Focus less on the model and more on culture, leadership, and desired outcomes and the odds for effective IT governance increase exponentially.

Ed Marx is a CIO currently working for a large integrated health system. Ed encourages your interaction through this blog. Add a comment by clicking the link at the bottom of this post. You can also connect with him directly through his profile pages on social networking sites LinkedIn and Facebook and you can follow him via Twitter — user name marxists.

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Currently there are "8 comments" on this Article:

  1. I love it– thank you so much for writing this. I think a sickness that many orgs have is that there is an unspoken ‘strategic goal’ of not upsetting any apple cart, and that goal quietly trumps all others. Meanwhile, to complete your analogy, some are zealously guarding a cart of rotten fruit.

  2. Interesting read and one that is relevant as our IT Leadership Team is currently at a retreat to update our roadmap.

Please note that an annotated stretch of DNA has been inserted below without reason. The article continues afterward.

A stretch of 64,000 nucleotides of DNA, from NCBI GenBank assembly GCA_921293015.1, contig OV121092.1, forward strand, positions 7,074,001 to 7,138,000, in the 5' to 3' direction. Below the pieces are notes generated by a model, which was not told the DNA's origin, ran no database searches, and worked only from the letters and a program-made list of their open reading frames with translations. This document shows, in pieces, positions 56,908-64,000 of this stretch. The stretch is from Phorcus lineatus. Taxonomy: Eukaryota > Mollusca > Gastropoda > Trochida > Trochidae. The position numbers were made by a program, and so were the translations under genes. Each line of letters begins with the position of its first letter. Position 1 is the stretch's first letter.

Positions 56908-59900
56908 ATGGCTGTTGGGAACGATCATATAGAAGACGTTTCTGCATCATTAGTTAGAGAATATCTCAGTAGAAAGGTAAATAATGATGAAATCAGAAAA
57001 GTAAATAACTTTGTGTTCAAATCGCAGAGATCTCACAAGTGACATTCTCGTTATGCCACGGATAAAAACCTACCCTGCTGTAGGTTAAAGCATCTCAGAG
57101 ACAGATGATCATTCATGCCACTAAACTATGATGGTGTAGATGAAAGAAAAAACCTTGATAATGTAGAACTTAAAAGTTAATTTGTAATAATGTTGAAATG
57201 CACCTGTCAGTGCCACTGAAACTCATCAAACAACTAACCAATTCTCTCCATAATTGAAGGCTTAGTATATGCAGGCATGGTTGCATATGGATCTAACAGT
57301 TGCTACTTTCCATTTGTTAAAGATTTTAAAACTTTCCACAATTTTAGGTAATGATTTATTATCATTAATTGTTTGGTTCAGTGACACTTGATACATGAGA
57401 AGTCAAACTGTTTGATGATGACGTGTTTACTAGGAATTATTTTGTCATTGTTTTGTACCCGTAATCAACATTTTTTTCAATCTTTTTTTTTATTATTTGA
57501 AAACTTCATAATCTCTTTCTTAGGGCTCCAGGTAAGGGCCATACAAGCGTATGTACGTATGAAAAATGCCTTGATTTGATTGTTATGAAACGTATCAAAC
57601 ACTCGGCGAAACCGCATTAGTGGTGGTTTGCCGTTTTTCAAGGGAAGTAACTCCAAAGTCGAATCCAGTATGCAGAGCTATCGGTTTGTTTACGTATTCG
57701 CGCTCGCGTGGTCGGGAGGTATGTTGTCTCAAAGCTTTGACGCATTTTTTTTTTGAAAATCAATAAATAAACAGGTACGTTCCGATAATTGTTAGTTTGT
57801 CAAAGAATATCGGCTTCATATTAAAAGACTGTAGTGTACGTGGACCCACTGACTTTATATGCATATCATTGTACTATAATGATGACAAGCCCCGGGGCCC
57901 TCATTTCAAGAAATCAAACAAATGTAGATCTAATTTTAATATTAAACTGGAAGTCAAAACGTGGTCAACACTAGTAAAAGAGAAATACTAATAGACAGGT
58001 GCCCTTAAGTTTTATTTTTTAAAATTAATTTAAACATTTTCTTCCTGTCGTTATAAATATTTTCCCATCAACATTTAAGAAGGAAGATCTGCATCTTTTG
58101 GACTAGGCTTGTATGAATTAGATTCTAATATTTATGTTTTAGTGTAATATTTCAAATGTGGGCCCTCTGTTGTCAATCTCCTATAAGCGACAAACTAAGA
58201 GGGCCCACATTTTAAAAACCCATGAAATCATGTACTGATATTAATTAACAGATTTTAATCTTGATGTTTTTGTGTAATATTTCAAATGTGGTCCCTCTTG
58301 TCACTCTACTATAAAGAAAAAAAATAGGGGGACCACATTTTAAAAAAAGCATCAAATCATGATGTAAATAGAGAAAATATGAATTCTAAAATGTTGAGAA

The last paragraph should exist as the constant as models vary in size and configuration. When a commitment to building a culture of trust and respect exists, progress and outcomes co-exist.

  3. Could not agree more, Ed, which is so inline with my HIMSS presentation!! (which I won’t shameless plug here 😉 )

  4. “If you are not making people mad, you are not leading well. Stirring up contention is not the point. But when you lead with authority, not everyone will like your decisions. If our goal is to not upset the apple cart, our produce will eventually spoil and nobody will be happy.”

    Unfortunately this is often the antithisist of superior customer support which frequently is the #1 priority of IT Departments.

  5. This is an important post and I liked it. I even agree with it.